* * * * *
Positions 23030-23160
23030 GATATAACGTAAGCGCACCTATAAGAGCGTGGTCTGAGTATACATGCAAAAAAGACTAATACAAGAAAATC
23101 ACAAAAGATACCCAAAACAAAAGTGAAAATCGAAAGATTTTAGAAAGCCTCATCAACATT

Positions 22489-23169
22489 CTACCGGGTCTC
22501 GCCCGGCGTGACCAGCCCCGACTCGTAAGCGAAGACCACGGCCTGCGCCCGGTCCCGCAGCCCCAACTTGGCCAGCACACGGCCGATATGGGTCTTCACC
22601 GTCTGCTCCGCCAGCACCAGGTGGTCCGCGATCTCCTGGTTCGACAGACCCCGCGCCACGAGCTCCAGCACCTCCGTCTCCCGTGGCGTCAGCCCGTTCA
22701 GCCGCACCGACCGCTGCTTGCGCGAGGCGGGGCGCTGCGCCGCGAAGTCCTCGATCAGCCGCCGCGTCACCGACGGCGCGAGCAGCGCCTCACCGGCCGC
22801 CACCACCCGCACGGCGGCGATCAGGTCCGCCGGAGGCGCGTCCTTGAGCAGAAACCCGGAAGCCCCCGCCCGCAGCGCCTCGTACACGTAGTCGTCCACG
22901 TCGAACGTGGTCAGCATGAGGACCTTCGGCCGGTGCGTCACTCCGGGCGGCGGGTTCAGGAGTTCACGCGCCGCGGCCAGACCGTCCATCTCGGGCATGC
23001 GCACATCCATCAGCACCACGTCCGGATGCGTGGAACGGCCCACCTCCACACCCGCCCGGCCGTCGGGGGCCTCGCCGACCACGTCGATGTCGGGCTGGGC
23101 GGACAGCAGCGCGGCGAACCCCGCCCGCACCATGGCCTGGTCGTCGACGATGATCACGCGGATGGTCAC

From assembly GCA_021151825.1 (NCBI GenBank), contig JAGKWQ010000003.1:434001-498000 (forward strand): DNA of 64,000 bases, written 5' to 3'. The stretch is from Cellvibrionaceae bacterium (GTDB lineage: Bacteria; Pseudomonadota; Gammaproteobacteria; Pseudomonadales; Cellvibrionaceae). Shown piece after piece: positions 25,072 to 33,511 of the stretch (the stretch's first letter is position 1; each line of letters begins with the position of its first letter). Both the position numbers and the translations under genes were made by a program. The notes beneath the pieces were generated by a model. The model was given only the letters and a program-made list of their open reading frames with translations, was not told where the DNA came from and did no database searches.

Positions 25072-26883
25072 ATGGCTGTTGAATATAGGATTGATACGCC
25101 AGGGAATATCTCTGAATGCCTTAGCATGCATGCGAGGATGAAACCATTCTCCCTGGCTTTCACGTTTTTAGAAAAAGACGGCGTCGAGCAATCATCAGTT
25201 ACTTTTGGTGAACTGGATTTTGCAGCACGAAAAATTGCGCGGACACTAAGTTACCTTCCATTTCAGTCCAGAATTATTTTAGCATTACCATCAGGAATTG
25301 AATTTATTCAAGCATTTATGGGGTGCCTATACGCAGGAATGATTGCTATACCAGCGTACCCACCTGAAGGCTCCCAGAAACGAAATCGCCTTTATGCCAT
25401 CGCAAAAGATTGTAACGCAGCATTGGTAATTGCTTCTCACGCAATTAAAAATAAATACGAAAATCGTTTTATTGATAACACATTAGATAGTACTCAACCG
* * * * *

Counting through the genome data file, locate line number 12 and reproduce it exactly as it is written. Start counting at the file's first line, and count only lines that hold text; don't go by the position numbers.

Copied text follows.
23101 GGACAGCAGCGCGGCGAACCCCGCCCGCACCATGGCCTGGTCGTCGACGATGATCACGCGGATGGTCAC